EDITOR’S NOTE: Oct. 14 was Global Hunger Sunday in the Southern Baptist Convention.
NASHVILLE (BP) — People see the commercials with pleas for financial help. The man or woman lingers on the street corner with a homemade cardboard sign that says they need food.
Whether through the distance of the television screen or the closeness of someone asking vehicular passersby for help, there are hints of hunger all around.
But are they real? According to stats from Global Hunger Relief, the answer is “yes,” both in faraway places and in our own cities and towns.
— This year, around 795 million people around the globe are undernourished.
— The continent with the most hunger sufferers is Asia, which hold two-thirds of the undernourished people.
— One in six children (around 100 million) in developing countries is underweight.
— 13 percent (15.8 million) of American households lack financial resources to feed everyone in the respective household.
— Every county in America contains households who don’t have access to affordable, nutritious food.
“In the New Testament, James warns us that a faith without works is a dead faith,” notes Russell Moore, president of the Southern Baptist Convention’s Ethics & Religious Liberty Commission, in written comments.
“Words, even spiritual sounding words, aren’t enough,” he writes. “The gospel compels us to practical acts of mercy.”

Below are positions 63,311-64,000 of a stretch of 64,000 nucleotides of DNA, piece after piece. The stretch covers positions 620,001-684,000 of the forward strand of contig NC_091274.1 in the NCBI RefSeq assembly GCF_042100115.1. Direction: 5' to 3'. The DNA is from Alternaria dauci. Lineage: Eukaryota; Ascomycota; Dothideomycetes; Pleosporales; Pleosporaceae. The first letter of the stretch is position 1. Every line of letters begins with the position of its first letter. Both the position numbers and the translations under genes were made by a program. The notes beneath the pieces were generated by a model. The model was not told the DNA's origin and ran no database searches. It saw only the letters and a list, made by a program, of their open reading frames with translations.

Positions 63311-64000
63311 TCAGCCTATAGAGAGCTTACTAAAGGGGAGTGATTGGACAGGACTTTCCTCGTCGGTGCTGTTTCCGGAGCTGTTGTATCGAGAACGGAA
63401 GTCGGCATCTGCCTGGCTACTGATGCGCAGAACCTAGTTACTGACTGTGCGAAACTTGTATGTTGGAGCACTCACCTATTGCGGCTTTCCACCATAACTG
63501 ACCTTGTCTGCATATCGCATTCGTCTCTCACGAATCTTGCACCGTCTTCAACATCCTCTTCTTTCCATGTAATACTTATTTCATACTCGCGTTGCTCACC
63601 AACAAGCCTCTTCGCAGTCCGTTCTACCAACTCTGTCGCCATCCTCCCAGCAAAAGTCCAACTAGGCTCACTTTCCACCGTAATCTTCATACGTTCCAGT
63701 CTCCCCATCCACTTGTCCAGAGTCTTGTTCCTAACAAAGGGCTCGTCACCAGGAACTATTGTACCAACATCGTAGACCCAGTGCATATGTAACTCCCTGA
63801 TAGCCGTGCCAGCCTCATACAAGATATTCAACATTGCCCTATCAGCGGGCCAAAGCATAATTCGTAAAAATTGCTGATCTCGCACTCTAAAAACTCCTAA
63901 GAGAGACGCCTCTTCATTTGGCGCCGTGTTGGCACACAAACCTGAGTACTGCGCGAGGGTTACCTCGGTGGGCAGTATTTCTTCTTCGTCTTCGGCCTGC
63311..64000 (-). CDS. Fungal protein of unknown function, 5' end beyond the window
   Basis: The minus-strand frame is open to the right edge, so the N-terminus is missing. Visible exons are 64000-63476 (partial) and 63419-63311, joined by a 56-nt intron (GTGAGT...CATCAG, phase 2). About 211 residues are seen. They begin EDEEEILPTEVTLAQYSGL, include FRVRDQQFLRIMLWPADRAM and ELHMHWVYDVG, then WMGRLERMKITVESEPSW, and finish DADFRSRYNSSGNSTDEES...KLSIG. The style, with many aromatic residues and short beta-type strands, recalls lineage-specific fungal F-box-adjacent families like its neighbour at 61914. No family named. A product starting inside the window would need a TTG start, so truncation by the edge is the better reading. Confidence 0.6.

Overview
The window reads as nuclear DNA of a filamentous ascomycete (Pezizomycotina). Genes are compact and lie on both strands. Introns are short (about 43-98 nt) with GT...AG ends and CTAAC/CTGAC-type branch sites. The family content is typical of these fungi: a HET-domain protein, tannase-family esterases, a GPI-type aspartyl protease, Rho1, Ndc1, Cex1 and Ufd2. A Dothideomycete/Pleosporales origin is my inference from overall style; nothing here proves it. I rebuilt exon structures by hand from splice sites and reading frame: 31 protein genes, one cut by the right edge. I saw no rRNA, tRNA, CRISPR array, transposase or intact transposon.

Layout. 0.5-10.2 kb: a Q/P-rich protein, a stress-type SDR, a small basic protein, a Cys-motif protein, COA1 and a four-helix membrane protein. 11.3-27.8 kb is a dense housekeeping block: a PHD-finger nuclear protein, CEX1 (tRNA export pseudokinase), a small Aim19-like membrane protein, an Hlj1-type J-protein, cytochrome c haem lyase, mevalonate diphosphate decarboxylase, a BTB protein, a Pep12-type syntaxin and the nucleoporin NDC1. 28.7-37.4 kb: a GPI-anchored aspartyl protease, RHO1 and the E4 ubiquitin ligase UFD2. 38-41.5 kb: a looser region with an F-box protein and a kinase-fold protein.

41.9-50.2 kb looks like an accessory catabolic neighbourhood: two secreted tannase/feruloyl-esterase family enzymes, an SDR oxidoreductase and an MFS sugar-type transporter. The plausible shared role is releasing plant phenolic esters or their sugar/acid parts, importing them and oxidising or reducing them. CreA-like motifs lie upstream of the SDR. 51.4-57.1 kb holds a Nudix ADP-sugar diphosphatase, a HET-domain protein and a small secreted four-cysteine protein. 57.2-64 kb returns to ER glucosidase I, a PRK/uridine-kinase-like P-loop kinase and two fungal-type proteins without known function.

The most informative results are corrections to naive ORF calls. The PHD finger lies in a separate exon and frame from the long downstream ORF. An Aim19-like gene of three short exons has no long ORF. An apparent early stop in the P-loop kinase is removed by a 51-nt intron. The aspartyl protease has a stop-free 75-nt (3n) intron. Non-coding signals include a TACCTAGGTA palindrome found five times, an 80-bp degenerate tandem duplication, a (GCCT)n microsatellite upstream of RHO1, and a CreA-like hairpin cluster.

What the church can do
Give. Support mission-based hunger projects and ministries (See more information on Baptist Global Response below). It can be easy to feel helpless when one hears about malnourished children on the other side of the globe; but financial contributions are one way to extend a helping hand.
Serve. It might be easier than one thinks to mobilize a church to do something about the local hunger issues. Consider gathering a group of people on a regular basis to make sandwiches and distribute them along with snacks and bottled water to an nearby area known for having people asking for help. Use the opportunity to have conversations with those being served.
The tendency for some can be to avoid those places and situations because it makes many uncomfortable. But the Gospel bids believers to face discomfort and meet people in their need.
Another thing to consider is hosting a regular, open-to-the-community potluck, particularly if one’s church is located in an area with high levels of need. Advertise it with highly visible, on-site signage and have church members bring their favorite dishes to feed those who are desperate for nourishment.
Pray. For those who live in a more affluent area, people who lack these basic needs can be “out of sight, out of mind.” Remember them in prayers; God hears those prayers, and He sees those in need.
“Hungry people … are not just issues; they are people in need of the grace and love of Christ,” Moore writes. “They bear the image of God and need the message and hope of the gospel.”
Global Hunger Relief
Global Hunger Relief is a partnership of seven Southern Baptist entities that collaborate to address hunger needs in the United States and around the world. The Cooperative Program’s support of SBC entities enables 100 percent of the gifts received by GHR to be used in hunger projects carried out by Southern Baptist missionaries and partners. Many churches give attention to the work of GHR, formerly known as the World Hunger Fund, on Global Hunger Sunday in October each year.